“Telemedicine Platforms Cannot Replace Hospitals” – Tremendoc CEO, Jay Chikezie
Healthtech startup, Tremendoc, organized a webinar on October 20 which was tagged “Increasing the capacity of healthcare providers through technology“. The webinar was anchored by tech blogger, Tobi Ayeni (Miss Techy), and featured a panel that included Obinna Ukachukwu: Sterling Bank’s divisional head for education and health and others.
Tremendoc provides access to a doctor through its mobile app. The company launched in 2019 and has since carried out more than 35,000 consultations on its platform. Read our full review of the startup as well as how to use the mobile app here.
The event opened up with a focus on the challenges currently faced in the health sector in Nigeria. Having patients’ records stored electronically is one of the advancements that the global health sector is seeing. However, in Nigeria, the concept of electronic medical records (EMR) is still far-fetched for many hospitals.
The challenges that arise when hospitals attempt to migrate data that have been collected from patients manually over the years to electronic form causes some to abandon the project altogether.
Challenges such as funding and consideration of the sheer volume of paperwork that need to be converted to digital causes hospitals to choose to continue with the manual model instead of digitizing.
Technology is an enabler and the increased popularity of telemedicine has helped to further democratize access to quality medical care. The recent lockdown due to the COVID-19 outbreak in the country in March caused hospitals to try to adopt telemedicine by using social platforms such as Whatsapp and Zoom to provide consultation to patients.
This also showed the need for customized platforms that doctors could use to give virtual consultation sessions to patients. Buttressing the role of telemedicine in increasing the capacity of healthcare providers, Tremendoc’s CEO and founder, Ugochukwu Jay Chikezie added that the telemedical platforms are like siblings to traditional healthcare systems.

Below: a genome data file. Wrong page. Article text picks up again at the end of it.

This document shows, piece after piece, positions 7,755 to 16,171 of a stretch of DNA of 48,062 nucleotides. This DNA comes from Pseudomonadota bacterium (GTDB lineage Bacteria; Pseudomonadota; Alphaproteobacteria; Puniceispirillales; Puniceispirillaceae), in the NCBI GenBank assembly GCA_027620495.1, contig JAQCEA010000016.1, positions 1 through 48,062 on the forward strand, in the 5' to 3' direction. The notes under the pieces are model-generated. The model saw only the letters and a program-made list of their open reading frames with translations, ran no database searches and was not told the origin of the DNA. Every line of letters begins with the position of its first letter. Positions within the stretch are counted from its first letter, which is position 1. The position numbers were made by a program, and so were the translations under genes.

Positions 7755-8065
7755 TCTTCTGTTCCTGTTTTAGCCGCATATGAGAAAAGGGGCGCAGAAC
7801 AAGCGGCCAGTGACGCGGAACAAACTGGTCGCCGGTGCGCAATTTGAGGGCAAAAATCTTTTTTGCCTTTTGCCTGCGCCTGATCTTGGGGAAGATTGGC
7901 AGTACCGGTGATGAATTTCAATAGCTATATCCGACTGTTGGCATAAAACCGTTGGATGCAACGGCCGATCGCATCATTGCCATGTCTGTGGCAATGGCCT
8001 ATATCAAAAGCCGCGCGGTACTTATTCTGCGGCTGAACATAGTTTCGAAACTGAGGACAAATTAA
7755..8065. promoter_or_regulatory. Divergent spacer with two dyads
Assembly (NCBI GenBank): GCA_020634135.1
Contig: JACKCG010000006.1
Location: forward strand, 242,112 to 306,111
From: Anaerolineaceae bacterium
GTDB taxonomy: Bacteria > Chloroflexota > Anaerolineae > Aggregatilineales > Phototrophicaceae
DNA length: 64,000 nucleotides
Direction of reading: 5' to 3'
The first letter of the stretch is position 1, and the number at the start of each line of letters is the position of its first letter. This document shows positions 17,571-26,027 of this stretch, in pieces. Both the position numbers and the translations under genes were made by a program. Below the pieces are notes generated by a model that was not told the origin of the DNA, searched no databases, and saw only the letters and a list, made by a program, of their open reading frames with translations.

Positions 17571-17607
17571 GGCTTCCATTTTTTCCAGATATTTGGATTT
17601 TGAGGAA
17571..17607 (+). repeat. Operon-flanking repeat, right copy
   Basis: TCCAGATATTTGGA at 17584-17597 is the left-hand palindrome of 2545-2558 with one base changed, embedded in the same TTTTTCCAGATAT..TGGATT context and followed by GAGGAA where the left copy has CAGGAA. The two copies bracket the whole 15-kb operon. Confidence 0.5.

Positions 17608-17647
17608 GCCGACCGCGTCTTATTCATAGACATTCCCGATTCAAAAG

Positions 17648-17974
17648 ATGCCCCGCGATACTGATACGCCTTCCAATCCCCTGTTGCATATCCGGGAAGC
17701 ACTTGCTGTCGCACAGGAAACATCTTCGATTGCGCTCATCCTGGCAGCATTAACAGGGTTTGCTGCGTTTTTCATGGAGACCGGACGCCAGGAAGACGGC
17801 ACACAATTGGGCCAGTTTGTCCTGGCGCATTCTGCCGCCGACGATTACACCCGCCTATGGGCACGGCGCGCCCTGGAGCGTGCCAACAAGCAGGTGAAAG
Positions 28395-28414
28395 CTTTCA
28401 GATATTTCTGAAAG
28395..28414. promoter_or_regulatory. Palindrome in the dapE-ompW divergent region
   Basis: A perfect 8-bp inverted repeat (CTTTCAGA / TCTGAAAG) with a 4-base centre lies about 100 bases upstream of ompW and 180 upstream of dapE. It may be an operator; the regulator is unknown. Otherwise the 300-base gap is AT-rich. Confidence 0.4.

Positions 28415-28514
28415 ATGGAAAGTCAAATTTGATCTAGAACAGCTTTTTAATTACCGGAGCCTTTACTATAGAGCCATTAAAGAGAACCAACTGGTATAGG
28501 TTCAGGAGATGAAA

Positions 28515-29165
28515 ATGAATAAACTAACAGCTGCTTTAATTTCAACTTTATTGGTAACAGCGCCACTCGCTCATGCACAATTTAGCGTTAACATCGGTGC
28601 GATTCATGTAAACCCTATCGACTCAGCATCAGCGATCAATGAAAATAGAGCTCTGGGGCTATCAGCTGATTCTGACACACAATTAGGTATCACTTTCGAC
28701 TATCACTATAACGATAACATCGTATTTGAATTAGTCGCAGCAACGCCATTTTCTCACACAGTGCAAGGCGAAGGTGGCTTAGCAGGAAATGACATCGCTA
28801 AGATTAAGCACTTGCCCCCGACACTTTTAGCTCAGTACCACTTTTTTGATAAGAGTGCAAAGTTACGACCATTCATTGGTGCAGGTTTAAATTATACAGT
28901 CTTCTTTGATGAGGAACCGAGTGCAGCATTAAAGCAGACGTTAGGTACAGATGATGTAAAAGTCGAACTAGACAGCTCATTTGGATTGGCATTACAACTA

“Telemedical platforms alone are not enough and they can not take the place of hospitals,” he added.
Dr Somina Awantaye buttressed this by saying that with telemedical platforms, patients only have to go to the hospital when the doctor feels it is an absolute necessity.
Funding becomes a challenge in some occasions when patients visit the hospital and this then requires the hospital management to be able to assess the credit risk.
“Unfortunately, hospitals are not built with the capability to assess and take on credit risk as prolonged debt will run down the organization,” according to Obinna Ukachukuwu.
Hospitals can, however, partner with fintech organizations who are trained to assess risk and can provide the loan that the patient needs. This takes the burden of the debt off of the shoulders of the hospitals and transfers it to more capable hands.
With the continued involvement of tech in the medical sector, access to affordable and quality healthcare from providers will keep increasing in the country.
However, pressing challenges, which include insufficient access to healthcare, still remain the focus of problem-solving activities for now, and only after the present challenges are taken care of will the full extents of innovation come up in the sector.
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